The Wheel of Life is a symbol of the Buddhist perspective on the human situation. The whole wheel is held in the hands of a demon, impermanence, which keeps the whole thing moving, shifting and changing. This constant change and movement offers us possibilities. Contrary to what we sometimes believe impermanence is not something to be struggled against but something to be taken advantage of. We can change for the better and a more satisfying life is possible. But only if we embrace the fact of impermanence rather than fight it.
Introduction to the Tibetan Wheel of Life
During this 6 week series we explored the Buddhist vision of reality, why conscious intention matters, how our intentions shape our lives and how changing what we attend to and cultivate can shape our lives for the better. In this first session, Ratnavyuha introduced us to the symbol and how it represents the human situation.
In the second talk in this six week series Vajrajyoti explored the fundamental truth about reality and why we do what we do, even when it hurts.
In the third talk Erica explored how actions have consequences, and intentions matter. We also looked at the implications of this for how we live our lives and some common misconceptions about karma.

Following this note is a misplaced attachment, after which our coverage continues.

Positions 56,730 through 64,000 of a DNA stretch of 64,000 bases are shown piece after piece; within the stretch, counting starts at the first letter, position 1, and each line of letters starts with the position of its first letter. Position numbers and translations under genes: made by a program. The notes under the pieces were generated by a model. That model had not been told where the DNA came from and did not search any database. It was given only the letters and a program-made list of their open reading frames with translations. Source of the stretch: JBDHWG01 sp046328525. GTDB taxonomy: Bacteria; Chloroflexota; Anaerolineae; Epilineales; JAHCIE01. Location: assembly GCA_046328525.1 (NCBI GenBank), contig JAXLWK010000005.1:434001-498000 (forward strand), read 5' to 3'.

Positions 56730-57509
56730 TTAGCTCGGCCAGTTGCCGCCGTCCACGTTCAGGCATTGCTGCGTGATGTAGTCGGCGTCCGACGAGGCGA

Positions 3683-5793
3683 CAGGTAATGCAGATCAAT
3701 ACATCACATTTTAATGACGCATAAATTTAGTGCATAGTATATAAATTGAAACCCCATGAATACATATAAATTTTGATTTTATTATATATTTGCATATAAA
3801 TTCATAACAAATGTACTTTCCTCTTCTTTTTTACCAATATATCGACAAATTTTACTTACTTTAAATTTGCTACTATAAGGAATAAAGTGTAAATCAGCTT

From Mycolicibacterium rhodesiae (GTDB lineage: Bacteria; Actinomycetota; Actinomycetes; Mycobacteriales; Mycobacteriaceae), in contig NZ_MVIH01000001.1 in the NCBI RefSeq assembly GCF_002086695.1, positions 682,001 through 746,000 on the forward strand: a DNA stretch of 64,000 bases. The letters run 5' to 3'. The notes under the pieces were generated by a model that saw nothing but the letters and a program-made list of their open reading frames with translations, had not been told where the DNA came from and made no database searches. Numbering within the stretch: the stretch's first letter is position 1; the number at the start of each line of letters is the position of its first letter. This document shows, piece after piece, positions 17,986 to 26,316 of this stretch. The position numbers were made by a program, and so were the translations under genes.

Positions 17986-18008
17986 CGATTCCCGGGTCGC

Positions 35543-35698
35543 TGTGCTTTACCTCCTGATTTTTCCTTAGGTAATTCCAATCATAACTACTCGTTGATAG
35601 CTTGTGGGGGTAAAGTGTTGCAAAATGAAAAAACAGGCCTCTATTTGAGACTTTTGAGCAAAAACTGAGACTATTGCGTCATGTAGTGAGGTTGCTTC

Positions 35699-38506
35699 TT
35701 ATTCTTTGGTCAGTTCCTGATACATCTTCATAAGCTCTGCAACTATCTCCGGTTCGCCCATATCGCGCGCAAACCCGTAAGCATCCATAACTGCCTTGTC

Unskillful mind states
On this evening Helen Clack talked about the wheel as a mirror into our true nature. She spoke about the six realms as psychological states of being and the possibilities it provides us to live a spiritual life. Each of the six realms depicts a mind state that we can all relate to, but do we really see ourselves, or do we react with craving and aversion? What if by using the wheel as a mirror it provides insights into our practice and the very essence of how we live our lives?
The spiral path
Rather than going round and round the wheel throughout life, being pulled by greed, hatred and delusion, we can find the gap that helps us to step onto the Spiral Path, leading to freedom. On this evening Amaradipa talked about the different stages of this Spiral Path and her own experiences as a result of choosing to walk this path.
Arthadasa, a visiting Order member from the UK, gave the final talk in this six week series. He explored the Buddhist vision of reality, why conscious intention matters, how our intentions shape our lives and how changing what we attend to and cultivate can shape our lives for the better.